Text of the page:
ACC spring storylines


Fair or not, the lasting image of the ACC’s 2011 season is the 70 points hung on conference champion Clemson by West Virginia in the Orange Bowl.

The good news for the conference is there’s plenty of talent to get beyond that image.  As noted by ACC blogger Heather Dinich, a wealth of experienced and talented quarterbacks will return in 2012, including Clemson’s Tajh Boyd and Virginia Tech’s Logan Thomas.

Of course, there are many questions entering the spring for members of the ACC.  Can Clemson stop Clemsoning itself and put together a won-loss record that matches its talent level?  Can the Hokies reascend to its traditional spot atop the conference?  Or, will a surprise team — London calling? — shakeup the top of league?

The answers to those questions and many, many more won’t be answered for several months, but we can take a look into some of the storylines that will be woven into the ACC’s spring story.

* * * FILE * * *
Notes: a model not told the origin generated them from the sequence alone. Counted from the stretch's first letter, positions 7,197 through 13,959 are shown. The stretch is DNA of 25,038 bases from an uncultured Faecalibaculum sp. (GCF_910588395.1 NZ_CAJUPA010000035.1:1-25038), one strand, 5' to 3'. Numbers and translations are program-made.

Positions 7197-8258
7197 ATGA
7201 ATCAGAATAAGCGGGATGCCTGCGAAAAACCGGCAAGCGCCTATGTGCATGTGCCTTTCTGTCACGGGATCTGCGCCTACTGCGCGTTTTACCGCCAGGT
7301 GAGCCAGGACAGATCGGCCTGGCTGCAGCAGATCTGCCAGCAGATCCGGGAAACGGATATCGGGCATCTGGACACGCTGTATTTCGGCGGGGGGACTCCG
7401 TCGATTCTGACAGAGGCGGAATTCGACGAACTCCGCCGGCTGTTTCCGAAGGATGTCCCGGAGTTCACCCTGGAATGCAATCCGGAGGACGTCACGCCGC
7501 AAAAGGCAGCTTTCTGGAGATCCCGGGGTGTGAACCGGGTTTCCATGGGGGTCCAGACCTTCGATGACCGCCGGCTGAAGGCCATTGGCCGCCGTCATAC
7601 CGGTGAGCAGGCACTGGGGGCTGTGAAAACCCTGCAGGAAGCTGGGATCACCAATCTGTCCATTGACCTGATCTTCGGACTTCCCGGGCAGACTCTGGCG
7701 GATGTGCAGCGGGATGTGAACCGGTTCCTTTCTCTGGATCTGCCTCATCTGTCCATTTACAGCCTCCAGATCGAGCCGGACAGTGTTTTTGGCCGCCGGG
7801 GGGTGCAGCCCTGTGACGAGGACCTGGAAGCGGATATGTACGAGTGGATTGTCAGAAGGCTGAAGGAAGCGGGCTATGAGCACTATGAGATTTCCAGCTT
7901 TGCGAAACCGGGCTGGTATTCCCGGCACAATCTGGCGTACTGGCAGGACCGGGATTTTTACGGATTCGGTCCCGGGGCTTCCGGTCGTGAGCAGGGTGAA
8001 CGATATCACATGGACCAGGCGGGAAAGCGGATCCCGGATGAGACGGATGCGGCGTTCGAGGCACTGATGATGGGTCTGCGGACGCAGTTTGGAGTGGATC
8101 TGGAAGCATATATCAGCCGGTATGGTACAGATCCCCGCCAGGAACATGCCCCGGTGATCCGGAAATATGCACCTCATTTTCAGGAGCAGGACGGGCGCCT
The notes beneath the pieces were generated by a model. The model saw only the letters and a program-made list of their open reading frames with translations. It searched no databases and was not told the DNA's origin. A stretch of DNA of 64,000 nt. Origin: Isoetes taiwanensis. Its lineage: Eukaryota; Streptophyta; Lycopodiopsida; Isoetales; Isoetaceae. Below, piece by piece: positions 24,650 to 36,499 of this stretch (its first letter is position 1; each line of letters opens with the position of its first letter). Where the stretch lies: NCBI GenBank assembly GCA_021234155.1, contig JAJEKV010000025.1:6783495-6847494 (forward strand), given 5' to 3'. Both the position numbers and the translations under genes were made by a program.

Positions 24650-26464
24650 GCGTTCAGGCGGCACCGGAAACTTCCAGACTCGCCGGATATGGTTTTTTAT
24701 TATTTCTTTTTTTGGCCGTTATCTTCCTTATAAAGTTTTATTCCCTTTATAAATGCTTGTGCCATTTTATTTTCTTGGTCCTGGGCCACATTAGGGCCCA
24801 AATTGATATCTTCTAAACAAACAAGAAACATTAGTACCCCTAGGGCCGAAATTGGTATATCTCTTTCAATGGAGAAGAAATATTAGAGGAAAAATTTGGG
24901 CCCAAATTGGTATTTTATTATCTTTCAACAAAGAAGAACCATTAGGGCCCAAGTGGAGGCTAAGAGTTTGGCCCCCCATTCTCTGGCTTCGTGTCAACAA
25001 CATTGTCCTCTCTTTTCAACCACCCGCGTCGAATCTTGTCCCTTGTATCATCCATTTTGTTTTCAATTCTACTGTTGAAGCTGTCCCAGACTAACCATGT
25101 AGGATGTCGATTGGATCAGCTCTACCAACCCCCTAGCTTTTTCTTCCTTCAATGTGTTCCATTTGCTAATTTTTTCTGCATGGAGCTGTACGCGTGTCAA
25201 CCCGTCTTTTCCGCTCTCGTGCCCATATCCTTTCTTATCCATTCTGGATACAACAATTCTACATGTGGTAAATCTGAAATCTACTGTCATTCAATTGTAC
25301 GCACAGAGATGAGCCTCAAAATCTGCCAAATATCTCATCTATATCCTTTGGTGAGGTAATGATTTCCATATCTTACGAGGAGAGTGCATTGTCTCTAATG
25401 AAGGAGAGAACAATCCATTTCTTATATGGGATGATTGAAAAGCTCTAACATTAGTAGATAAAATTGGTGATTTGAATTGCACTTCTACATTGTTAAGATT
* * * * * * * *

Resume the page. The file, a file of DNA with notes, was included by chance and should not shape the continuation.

Tigers need to get defensive
Arguably the biggest move for Clemson this offseason was one that didn’t happen, with head coach Dabo Swinney and the athletic department’s bank account being able to beat back a significant push by Ohio State for the services of offensive coordinator Chad Morris.  The biggest move that did come to fruition?  Replacing defensive coordinator Kevin Steele with Oklahoma’s Brent Venables.  After the 70-point bowl debacle, parting ways with Steele was inevitable and necessary outside of the bowl debacle; the Tigers finished 81st in points allowed and 71st in total yards per game in 2011.  Venables’ defense will begin its implementation during the spring.  While the fruits of change won’t be realized until September — at the earliest — there may not have been a more significant change in the conference, one that needs to work if Clemson wants to become more than a bit player on the national scene.